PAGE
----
Small Acts That Change A Broken Place

BY JENN JOHNSON, ADMINISTRATIVE ASSISTANT OF CHURCH PLANTING

I’m a “doer,” a “helper,” an “Enneagram 2” (if that means anything to you). I see a problem and I want to fix it; I want to help as many people as I can. However, it didn’t take long for God to show me I can’t fix everything or help everyone. As Christ followers, we have an anointing to bring healing to the six broken places, but that doesn’t mean we are expected to individually heal them all. That’s a relief when we see brokenness everywhere we turn, but it’s also overwhelming when we are wondering where to begin.

I believe it all starts with one small act which can lead to healing, be a catalyst for hope, and have a ripple effect that can change any of the six broken places. It all starts with showing up and being present – in the lives of others and in the chaos of brokenness. This doesn’t require extravagance or specific talents, but it does require us to be attentive and willing to step into gaps.

One small act can lead to healing, be a catalyst for hope, and have a ripple effect that can change the six broken places.Tweet: One small act can lead to healing, be a catalyst for hope, and have a ripple effect that can change the six broken places.Tweet This

I first learned the power of presence when I was 17 years old on a short-term trip to Colombia. One day, I was sitting in a refugee slum with a woman who told me of the horrors she survived after civil war hit her town forcing her family to flee. Her husband was killed, her young son kidnapped, and her daughter – who was my age – was claimed by a drug lord and forced into marriage where she then had two children and all of three of them were being physically abused. The woman told me how helpless she felt that no one would intervene and how terrified she was for the lives of her daughter and grandchildren. I sat and held her hand as she and I wept together. In those circumstances, there wasn’t anything I could do to fix it. But being able to tell her story and pray with someone willing to listen and love her in her pain brought a sigh of relief to her emotional pain and isolation.



On the same trip to Colombia we spent a day visiting a men’s prison. One of the inmates approached us eagerly. He exuded confidence as he retold the events that recently landed him there very matter-of-factly. I returned the following year and we visited the prison again. That same man we had spoken to a year prior approached us. Looking worn and tears brimming his eyes, he told us the last time anyone had visited the prison was when we had come last summer. The inmate, once confident and high in spirit, collapsed in tears and defeat. Not even family and friends came to visit, but a group of strangers from Indiana did. We didn’t heal his isolation, but we made a choice to be present to him and the other inmates which was meaningful and refreshing in his anguish.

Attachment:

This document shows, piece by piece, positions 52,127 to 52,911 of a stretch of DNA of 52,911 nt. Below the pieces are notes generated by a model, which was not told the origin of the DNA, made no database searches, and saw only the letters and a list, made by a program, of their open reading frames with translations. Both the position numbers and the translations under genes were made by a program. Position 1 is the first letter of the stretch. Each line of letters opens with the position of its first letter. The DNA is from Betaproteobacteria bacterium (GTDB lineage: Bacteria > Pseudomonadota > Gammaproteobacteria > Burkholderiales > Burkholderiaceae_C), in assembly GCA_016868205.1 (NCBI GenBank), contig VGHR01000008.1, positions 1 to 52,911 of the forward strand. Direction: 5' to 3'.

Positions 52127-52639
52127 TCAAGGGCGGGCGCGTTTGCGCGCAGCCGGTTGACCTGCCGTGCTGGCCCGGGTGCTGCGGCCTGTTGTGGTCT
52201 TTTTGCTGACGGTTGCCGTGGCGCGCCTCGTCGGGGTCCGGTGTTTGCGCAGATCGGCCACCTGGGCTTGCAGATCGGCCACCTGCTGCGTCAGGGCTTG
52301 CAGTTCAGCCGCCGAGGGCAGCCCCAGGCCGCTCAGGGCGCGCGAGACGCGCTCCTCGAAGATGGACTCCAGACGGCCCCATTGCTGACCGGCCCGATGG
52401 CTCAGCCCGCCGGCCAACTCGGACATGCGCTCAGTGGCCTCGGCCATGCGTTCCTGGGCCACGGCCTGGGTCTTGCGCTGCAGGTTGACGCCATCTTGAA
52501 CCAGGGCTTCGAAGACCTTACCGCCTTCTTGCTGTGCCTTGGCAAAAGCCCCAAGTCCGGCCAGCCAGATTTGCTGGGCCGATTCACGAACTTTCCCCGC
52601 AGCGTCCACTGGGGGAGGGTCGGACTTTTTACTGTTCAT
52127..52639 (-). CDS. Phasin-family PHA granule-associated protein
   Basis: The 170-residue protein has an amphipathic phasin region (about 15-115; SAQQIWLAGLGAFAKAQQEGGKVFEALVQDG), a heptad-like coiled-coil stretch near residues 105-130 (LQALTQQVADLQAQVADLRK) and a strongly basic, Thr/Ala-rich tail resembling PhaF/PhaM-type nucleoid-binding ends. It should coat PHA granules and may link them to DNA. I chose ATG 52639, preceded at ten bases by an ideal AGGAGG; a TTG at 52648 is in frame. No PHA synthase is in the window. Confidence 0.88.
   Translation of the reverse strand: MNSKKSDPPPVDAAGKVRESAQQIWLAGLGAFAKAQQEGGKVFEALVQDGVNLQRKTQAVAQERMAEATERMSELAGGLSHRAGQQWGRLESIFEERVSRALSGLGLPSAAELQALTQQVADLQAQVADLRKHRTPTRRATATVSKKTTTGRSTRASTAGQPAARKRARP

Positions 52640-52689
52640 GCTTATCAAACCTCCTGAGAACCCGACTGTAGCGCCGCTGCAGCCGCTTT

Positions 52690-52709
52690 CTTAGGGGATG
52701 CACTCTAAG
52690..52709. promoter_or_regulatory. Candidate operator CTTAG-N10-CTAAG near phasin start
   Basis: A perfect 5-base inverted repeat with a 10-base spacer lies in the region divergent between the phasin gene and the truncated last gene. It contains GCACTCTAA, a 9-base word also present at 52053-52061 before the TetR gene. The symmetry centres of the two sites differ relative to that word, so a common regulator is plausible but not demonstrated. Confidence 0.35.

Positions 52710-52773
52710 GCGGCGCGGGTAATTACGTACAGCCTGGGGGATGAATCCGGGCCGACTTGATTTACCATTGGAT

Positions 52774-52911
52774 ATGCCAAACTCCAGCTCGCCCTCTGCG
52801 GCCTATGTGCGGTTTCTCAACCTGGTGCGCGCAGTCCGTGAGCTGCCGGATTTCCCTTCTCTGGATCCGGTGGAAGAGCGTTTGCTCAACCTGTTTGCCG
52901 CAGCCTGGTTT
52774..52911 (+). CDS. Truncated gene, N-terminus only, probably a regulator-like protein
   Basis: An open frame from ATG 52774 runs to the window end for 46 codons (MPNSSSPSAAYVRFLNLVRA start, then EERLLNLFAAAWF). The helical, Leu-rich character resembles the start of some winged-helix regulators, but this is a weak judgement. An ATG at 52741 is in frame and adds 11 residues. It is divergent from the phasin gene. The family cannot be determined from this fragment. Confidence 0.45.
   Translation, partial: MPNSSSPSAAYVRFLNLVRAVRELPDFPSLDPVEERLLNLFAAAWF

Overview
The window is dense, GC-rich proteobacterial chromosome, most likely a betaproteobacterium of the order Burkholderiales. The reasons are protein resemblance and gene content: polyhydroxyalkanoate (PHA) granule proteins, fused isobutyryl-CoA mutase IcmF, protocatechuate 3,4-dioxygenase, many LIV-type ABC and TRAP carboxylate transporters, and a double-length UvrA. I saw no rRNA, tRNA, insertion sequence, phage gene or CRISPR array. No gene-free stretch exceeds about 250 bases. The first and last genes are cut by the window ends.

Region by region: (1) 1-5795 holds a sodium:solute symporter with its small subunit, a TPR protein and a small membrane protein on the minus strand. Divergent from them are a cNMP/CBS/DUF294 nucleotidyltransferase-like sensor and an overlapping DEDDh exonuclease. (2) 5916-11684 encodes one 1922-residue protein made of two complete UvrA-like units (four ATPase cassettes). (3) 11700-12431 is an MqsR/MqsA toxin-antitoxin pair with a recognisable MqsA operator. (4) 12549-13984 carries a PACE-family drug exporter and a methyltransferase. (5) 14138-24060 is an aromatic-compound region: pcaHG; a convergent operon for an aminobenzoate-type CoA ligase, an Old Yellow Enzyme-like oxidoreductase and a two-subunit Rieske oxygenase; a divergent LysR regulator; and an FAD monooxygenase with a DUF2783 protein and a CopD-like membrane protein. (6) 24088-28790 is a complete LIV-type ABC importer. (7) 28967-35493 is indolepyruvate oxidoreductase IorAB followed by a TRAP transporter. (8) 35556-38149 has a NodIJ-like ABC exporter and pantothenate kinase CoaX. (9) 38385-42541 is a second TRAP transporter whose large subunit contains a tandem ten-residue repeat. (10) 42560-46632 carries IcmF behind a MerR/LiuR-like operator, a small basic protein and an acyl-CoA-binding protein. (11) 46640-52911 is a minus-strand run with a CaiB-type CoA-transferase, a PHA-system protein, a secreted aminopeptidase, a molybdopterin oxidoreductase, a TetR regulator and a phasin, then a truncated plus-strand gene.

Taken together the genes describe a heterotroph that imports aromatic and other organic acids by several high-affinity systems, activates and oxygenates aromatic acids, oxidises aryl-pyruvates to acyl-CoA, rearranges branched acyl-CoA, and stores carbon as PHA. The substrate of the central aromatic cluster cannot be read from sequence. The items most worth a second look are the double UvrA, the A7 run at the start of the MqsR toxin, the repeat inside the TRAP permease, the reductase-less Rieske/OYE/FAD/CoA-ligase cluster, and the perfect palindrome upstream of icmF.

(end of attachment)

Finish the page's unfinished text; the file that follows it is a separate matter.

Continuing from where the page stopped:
My first job out of college I learned about the importance of presence to those in my own backyard, as I was a community mental health clinician based at a school in Indianapolis. Most of these kids came from families where at least one parent was not present for various reasons. The mental illnesses and behaviors of the kids were symptoms of struggles and tragedies they have had to endure. Many of these kids simply needed someone willing to invest in, encourage, and love them even when they acted in the most unlovable ways. While my mental health background gave a strategy, my presence was the execution. From throwing a football with a boy whose father was not around to telling a girl she is beautiful and important after attempting suicide, just being present with them in the hard was, in some ways, what they needed. Families were still broken and poverty persisted but knowing someone cared for them gave some of these kids endurance to press on with a little more hope and confidence.



Showing up and being present is not necessarily the solution in and of itself, but it’s a small act that can be a catalyst for healing the broken places others are experiencing. Jesus instructed us to go into the world, and as Christ-followers we take Him with us when we do. When others experience our presence they also have an opportunity to experience the presence of God. This is one reason why we are multiplying Grace Church. Whether it’s campusing or church planting, when we extend our presence and reach new people they can encounter Jesus and experience His transforming love – maybe for the first time!

Grace has many opportunities for you to be present to others – from serving with one of our local partners or in our Care Center to leading a Fuse or Merge group. These are examples of small acts with great potential to change a broken place. Show up for one person or a small group of people and see what God does through you.

I WANT TO SERVE